Instant VIN Lookup
Most people probably don’t spend a lot of time thinking about their vehicle’s VIN until they need it. Some don’t even know what a VIN is. So, without further ado, let’s explore what a VIN is and why it is important.
Automobile manufacturers assign a unique vehicle identification number (VIN) to every car and truck that comes off their assembly line. It is basically the vehicle’s serial number, and because it is distinctly unique, it becomes the fingerprint of the car or truck. A VIN is made up of 17 characters (some capital letters and some numbers). Each digit or combination of digits in the VIN is a code. The code provides information about the vehicle, the manufacturer, the year, the country, make and model, and where it originated. When you decode a VIN number, you can find out a lot about your specific car or truck.
VIN’s do not use the letters Q (q), I(i), and O(o), so they are not confused with numbers.
Before you can decode a VIN number meaning, you must find the VIN. There are a few locations on most cars where the VIN is printed. It is usually printed in a single line. The four most common locations where the VIN would be located are:
Larger or unusual vehicles like campers and motorcycles may have them in other places.
It’s interesting to find out a VIN number meaning because each section provides you with information. For example, if you are wondering, “what does the 8th digit of a VIN mean”, you can find out by decoding the VIN. Here is the VIN number breakdown:
The first three digits of a VIN identify a few pieces of information. The first digit represents the manufacturer’s country, the second digit is a code for the vehicle manufacturer, and the third designates the manufacturer division where the vehicle originated.
The 4th through the 9th digit represents the Vehicle Description Section (VDS). Specifically, digits four through 8 provide the details about the vehicle model, body type, transmission, engine type, and restraint system. The ninth digit is a security code called a “check digit”. The U.S. Department of Transportation created a mathematical formula to generate this digit randomly, and it is used to protect against fraudulent VINs.
AVIN’s 10th through 17th digits indicate the Vehicle Identifier Section (VIS). The 10th digit applies to the year the car was manufactured. However, it only goes back to 1981 as VINs were not standardized until then. The eleventh digit identifies the actual plant where your vehicle was manufactured.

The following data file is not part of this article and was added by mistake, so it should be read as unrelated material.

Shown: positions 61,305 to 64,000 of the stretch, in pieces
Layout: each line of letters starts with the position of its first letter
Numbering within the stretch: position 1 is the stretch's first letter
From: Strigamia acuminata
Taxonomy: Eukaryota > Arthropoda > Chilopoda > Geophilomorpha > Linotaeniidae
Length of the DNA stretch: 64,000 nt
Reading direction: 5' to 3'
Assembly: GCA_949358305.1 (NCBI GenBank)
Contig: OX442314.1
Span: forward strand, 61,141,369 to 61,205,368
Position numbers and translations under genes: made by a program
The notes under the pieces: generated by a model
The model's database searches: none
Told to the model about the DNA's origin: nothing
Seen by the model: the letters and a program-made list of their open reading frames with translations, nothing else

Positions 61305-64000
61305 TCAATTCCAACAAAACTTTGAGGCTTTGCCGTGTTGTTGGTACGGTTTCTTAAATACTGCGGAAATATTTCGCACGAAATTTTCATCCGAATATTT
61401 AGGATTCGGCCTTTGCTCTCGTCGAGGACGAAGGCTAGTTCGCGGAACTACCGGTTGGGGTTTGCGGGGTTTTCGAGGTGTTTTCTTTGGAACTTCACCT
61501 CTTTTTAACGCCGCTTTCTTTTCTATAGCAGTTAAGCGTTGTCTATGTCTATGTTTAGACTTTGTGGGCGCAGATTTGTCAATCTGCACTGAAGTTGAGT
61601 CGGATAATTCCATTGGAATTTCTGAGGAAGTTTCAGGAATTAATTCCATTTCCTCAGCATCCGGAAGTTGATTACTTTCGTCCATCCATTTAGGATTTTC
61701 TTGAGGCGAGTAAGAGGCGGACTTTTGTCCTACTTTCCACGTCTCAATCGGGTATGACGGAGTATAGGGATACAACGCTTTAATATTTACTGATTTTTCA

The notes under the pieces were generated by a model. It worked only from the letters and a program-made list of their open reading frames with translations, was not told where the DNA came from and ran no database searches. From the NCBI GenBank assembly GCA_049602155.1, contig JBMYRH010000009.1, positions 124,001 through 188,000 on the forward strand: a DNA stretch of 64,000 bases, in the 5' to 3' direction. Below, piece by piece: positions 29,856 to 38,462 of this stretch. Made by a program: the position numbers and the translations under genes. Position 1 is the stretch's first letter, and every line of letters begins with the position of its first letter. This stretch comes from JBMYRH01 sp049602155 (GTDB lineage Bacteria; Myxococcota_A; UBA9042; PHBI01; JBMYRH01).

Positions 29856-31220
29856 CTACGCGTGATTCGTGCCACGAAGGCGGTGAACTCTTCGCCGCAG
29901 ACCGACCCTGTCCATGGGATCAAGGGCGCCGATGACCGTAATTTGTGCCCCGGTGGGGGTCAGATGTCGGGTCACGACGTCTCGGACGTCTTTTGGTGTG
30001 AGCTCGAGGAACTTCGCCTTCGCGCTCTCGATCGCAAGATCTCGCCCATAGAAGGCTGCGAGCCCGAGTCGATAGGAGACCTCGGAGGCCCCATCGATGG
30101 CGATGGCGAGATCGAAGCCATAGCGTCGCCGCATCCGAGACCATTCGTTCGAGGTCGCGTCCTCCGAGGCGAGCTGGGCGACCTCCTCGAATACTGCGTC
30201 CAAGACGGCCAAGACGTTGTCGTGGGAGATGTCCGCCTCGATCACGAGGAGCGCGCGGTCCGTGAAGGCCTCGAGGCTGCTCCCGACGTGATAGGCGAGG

|A-H||Africa||AA-AH = South Africa|
|J-R||Asia||>J = Japan|
KL-KR = South Korea
L = China
MA-ME = India
MF-MK = Indonesia
ML-MR = Thailand
MS = Myanmar
PA-PE = Philippines
PL-PR = Malaysia
RF-RG = Taiwan
|S-Z||Europe||SA-SM = United Kingdom|
SN-ST, W = Germany
SU-SZ = Poland
TA-TH = Switzerland
TJ-TP = Czech Republic
TR-TV = Hungary
TW = Portugal
VA-VE = Austria
VF-VR = France
VS-VW = Spain
VX-V2 = Yugoslavia
XL-XM = The Netherlands
XS-XW = USSR
X3-X0 = Russia
YA-YE = Belgium
YF-YK = Finland
YS-YW = Sweden
ZA-ZR = Italy
|1-5||North America||1, 4, 5 = United States|
2 = Canada
3 = Mexico
|6-7||Oceania||6A-6W = Australia|
7A-7E = New Zealand
|8-0||South America||8A-8E = Argentina|
8F-8J = Chile
8X-82 = Venezuela
9A-9E, 93-99 = Brazil
9F-9J = Colombia
This is handy if the automobile has a defect or other issue, and the NHTSA can identify other vehicles made at the same time. Digits 12-17 are the serial number/unique identifier that each manufacturer assigns at the time of creation.
If you own a vehicle older than 1981, you may have a VIN with fewer than 18 digits. In this case, you may have to decode the VIN yourself or get help from the vehicle manufacturer.
You can use a few different websites and third-party tools to enter your VIN and automatically decode them. You will see all the information pulled from the digits in one, nice, easy report. In some cases, you can do this for free, and in other cases, you may have to pay a small fee. A full VIN report is handy to verify that the automobile you own is actually what comes up and is linked to your VIN.
When you purchase a new car, your insurance company will need the VIN to set up your insurance policy and set pricing. If you are interested in buying a used car, you can use the VIN to look into it and find out if it has been in any accidents or has any open recalls. You can also see previous owners and if the car has suffered any flood or fire damage. Police also use VINS to identify stolen vehicles.